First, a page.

By Fred Roberts, CNPS-SD Rare Plant Botanist
As a member of the San Diego Chapter of the California Native Plant Society, you would be totally forgiven if you never realized that the chapter actually includes Imperial County. This is fairly obvious on state maps showing chapter boundaries. However, the inclusion of Imperial County in our chapter is otherwise relatively obscure. Imperial County doesn’t often come up at meetings. You will generally not find Imperial County mentioned in our chapter newsletter. On the website, I noted Imperial County mentioned on the Mission Statement page but nowhere else. You seldom hear people refer to our chapter as the “San Diego and Imperial Counties chapter of CNPS”. There is some effort to improve on this in 2019.
This isn’t really a surprise. There are no major institutions like the San Diego Natural History Museum in Imperial County. SDSU has only a satellite campus near Calexico. I am not even sure how many chapter members actually have addresses there. Most of us see it from the I-8 and then it might seem to be just hot, barren desert and hundreds of thousands of acres of agriculture. And, of course, there is the Salton Sea and Colorado River.
That desert can be a very interesting place, at least in the cooler parts of the year and whenever rain falls (which it sometimes doesn’t). There are the rugged and poorly explored Chocolate Mountains, much of which is not open to the public, dominating the east along with the Palo Verde and Cargo Muchacho Mountains. The Algodones Dunes, the largest dune system in North America, runs a southeast diagonal from the Salton Sea down into Sonora. West of the Imperial Valley is dominated by the Western Mesa and Yuha Desert, which gives way to the eastern fringes of the Peninsular Ranges at the Fish Creek, Coyote, and Jacumba Mountains. The county borders Mexico, leaving the possibility of Baja California plants, not yet known in the United States, being found here.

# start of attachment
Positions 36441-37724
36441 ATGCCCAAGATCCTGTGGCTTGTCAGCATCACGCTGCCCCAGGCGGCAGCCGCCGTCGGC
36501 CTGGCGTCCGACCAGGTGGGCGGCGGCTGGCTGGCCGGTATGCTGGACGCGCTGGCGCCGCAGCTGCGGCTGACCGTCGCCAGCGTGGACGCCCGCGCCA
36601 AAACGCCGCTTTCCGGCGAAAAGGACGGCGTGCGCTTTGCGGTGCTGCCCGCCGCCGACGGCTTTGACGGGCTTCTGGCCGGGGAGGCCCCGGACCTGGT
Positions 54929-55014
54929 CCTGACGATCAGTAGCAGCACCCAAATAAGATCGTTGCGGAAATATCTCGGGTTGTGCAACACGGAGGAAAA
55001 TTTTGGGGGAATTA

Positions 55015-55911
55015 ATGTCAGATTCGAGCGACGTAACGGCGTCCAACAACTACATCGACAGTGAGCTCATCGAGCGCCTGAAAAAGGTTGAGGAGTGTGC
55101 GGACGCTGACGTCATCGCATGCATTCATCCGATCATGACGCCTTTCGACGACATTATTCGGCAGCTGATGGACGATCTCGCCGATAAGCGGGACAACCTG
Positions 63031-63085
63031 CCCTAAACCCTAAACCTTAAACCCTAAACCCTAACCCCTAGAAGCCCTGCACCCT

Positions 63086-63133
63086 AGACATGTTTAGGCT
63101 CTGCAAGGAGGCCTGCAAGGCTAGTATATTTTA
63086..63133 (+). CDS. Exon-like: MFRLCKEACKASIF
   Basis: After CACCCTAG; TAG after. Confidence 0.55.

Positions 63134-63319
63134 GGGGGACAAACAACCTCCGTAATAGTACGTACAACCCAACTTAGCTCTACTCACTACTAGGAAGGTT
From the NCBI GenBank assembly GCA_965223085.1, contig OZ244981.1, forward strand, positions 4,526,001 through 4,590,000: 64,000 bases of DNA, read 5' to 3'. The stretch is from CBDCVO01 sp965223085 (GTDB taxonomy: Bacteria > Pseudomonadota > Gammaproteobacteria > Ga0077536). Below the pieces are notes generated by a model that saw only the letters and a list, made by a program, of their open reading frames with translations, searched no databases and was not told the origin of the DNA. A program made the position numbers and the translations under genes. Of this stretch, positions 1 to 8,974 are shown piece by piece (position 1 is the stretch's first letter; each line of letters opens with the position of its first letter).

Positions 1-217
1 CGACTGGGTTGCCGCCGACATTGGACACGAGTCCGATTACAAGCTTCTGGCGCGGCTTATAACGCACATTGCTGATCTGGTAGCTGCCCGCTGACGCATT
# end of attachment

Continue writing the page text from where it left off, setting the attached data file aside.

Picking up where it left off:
Aside from the stretches of human-altered agricultural land filling much of the Imperial Valley, most of Imperial County is within the Sonoran Desert. The signature ocotillo is especially common west of the Imperial Valley. But not all of Imperial County is straight desert. A tiny corner in the extreme southwest belongs to the Californian floristic province. Herea number of species more typical of San Diego County’smountains, such as California juniper, red shank, and manzanita, enter the county.
The San Diego Natural History Museum Herbarium staff, with Judy Gibson taking the lead, is currently compiling the first ever checklist for Imperial County, and this will almost certainly encourage botanists to take a closer look at the county.
The authors of the Imperial County checklist will tell you that the flora of Imperial County is still poorly known. A search of the Consortium of California Herbaria website will yield over 200,000 herbarium specimens from San Diego County. A similar search of Imperial County will yield only 20,400 specimens. In the years of collections, there is only one, 1943, deep into the Second World War, were more plants were collected in Imperial County during a year than in San Diego. In some recent years, thanks to the SD Natural History Museum’s Plant Atlas, nearly as many plants have been collected in a single year as had been collected total previously in Imperial County.
While the rare plants of Imperial County get more attention than their more common counterparts, we also know a good deal less about those than we should, and there are probably more than a few yet to be found.